This just in: GOOD and Architect's Newspaper have chosen the winners to their Redesign Your Farmers' Market competition. There were lots of great ideas proposed by the 22 finalists, from hydroponic markets to refurbished train cars and rooftop urban farms. Read more about the winners below, and be sure to browse the site for more proposals.
The Winner: Farm on Wheels by Mia Lehrer + Associates, pictured above
Farm on Wheels is a program that brings locally grown produce to the people of L.A. County. The program selects fresh fruits and vegetables from local farmers and distributes the produce through a network of farm trucks. To engage more people in the consumption of fresh foods and support local and urban agriculture, Farm on Wheels creates a simplified and convenient food distribution network between farmers and consumers.
First Runner-Up: The New City Center of Urban Farming by Im Studio mi/LA
The New City Center of Urban Farming (NCCUF) is the new information and food hub for the Los Angeles neighborhoods. This NCCUF and its four elements of demonstrative production (greenhouse), distribution (farmers market), processing (data center) and education (information center) centered around farming, both crops and data will feeding the new idea of rural and healthy living into metropolitan lifestyles.
Second Runner-Up: The Urban Field Farm Stop by BCV Architects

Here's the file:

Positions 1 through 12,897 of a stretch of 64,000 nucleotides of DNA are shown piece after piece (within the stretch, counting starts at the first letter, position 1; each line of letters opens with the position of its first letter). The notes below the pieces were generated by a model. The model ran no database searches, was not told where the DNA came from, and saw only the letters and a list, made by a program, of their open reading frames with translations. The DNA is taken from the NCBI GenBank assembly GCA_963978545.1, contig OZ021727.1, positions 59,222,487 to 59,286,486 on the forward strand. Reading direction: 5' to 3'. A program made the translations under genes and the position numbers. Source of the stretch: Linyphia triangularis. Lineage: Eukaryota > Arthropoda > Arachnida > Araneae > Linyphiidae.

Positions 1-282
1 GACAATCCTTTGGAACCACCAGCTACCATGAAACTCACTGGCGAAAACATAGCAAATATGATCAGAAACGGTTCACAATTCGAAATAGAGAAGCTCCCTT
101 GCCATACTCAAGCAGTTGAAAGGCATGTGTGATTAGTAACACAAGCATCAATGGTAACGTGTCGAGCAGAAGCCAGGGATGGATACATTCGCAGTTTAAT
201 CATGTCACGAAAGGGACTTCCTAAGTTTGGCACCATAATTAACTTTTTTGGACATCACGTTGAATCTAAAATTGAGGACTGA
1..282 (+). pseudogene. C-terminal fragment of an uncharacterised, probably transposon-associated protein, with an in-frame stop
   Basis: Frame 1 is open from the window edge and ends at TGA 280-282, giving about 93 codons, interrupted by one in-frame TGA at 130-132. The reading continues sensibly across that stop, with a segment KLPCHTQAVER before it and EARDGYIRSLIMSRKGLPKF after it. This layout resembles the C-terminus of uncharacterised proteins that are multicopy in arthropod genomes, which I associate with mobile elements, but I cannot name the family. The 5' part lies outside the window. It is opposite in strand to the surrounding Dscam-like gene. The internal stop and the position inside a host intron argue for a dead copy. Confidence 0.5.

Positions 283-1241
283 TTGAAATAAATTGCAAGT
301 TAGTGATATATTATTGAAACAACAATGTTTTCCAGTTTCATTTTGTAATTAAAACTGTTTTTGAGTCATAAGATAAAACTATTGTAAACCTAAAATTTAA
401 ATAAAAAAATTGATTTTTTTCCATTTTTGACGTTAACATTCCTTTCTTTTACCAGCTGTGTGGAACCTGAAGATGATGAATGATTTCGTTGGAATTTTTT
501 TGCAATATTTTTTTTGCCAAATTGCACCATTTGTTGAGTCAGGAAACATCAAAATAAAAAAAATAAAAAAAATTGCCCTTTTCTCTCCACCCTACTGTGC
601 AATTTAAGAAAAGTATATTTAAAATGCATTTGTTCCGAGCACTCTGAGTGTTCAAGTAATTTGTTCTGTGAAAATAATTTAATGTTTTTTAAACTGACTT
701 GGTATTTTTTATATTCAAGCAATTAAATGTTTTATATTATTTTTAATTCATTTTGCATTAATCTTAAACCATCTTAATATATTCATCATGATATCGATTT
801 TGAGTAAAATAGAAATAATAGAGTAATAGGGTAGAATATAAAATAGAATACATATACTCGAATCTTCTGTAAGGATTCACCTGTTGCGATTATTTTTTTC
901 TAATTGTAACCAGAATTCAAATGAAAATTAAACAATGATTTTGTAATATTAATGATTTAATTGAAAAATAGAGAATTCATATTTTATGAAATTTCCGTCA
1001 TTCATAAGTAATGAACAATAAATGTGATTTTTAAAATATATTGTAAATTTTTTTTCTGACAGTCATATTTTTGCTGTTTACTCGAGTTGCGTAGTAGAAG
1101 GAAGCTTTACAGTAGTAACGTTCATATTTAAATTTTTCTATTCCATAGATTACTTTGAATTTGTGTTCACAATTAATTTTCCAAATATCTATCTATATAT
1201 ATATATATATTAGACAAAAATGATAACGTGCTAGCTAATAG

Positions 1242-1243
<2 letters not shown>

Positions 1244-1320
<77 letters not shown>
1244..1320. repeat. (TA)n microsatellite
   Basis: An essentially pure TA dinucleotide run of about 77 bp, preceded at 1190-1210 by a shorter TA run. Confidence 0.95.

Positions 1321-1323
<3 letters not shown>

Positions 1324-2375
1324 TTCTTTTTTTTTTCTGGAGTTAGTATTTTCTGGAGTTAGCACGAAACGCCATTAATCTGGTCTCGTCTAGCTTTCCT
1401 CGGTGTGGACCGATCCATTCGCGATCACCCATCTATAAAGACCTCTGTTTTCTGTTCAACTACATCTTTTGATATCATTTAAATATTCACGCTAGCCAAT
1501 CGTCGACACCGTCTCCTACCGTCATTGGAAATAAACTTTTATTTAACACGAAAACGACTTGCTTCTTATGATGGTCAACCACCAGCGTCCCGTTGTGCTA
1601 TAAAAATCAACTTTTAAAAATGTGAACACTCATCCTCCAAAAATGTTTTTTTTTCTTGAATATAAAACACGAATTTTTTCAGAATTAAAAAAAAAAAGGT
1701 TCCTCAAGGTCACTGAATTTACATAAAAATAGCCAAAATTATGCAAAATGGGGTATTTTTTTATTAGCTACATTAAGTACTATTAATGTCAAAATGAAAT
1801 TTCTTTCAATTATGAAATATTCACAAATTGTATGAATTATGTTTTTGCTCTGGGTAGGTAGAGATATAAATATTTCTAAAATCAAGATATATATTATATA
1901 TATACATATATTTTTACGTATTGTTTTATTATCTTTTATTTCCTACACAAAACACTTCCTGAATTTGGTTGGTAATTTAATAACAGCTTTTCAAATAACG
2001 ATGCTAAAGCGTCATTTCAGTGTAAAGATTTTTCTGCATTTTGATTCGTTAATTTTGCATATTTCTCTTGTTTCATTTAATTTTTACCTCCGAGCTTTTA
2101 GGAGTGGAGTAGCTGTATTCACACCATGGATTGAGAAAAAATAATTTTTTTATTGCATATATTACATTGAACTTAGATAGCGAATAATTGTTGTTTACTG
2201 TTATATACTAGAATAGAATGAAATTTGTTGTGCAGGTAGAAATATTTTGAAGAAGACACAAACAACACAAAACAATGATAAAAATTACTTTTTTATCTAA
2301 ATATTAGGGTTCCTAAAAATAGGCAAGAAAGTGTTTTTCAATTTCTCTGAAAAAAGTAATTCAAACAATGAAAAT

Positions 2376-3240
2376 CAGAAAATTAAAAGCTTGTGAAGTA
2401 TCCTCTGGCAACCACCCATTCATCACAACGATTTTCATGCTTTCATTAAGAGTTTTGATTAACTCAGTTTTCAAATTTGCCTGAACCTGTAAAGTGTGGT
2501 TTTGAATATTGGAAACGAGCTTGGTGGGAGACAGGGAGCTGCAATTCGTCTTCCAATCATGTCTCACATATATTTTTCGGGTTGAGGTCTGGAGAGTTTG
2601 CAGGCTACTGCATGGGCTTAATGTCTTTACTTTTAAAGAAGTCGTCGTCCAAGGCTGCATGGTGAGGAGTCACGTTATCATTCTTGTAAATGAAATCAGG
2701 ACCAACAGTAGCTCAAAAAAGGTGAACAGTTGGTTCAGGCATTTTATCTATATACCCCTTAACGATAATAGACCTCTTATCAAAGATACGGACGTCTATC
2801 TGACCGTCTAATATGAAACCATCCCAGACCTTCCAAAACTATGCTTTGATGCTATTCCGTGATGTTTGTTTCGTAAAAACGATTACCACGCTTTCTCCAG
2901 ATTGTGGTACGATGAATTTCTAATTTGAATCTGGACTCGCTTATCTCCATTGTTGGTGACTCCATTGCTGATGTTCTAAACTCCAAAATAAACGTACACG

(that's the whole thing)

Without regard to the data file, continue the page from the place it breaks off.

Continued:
This entry contemplates an innovative urban distribution system for fresh farm product to urban centers. As a complement to the typical destination market, the Urban Field Farm Stop concept inverts the traditional preconception of "marketâ€ and envisions the entire city map as a kind of decentralized farmers market, an Urban Field of fresh farm product integrated directly with the mass transit circulation system of the city. Select bus stops along central bus routes are reinvented as individual Farm Stops within this citywide Urban Field network.
Hydroponic Farm(ers Market) by Michael Leung
In order to accommodate the increase of population in the San Francisco Bay Area the region will require a new infrastructure that can collect, distribute water, power, fuel, and good to accommodate the needs of residents and visitors.Â Through the exploration of environmental phenomena present in the Bay Area, this project investigates the notion of fog collection, urban agriculture, and distribution of farmed goods in the surrounding regions of San Francisco.
And, finally, finalist Bureau E.A.S.T. really caught our eye with their Low Flow Farmers' Market. There's no description, but it looks like repurposed trailers meet a carnival in the dry bed of the Los Angeles River.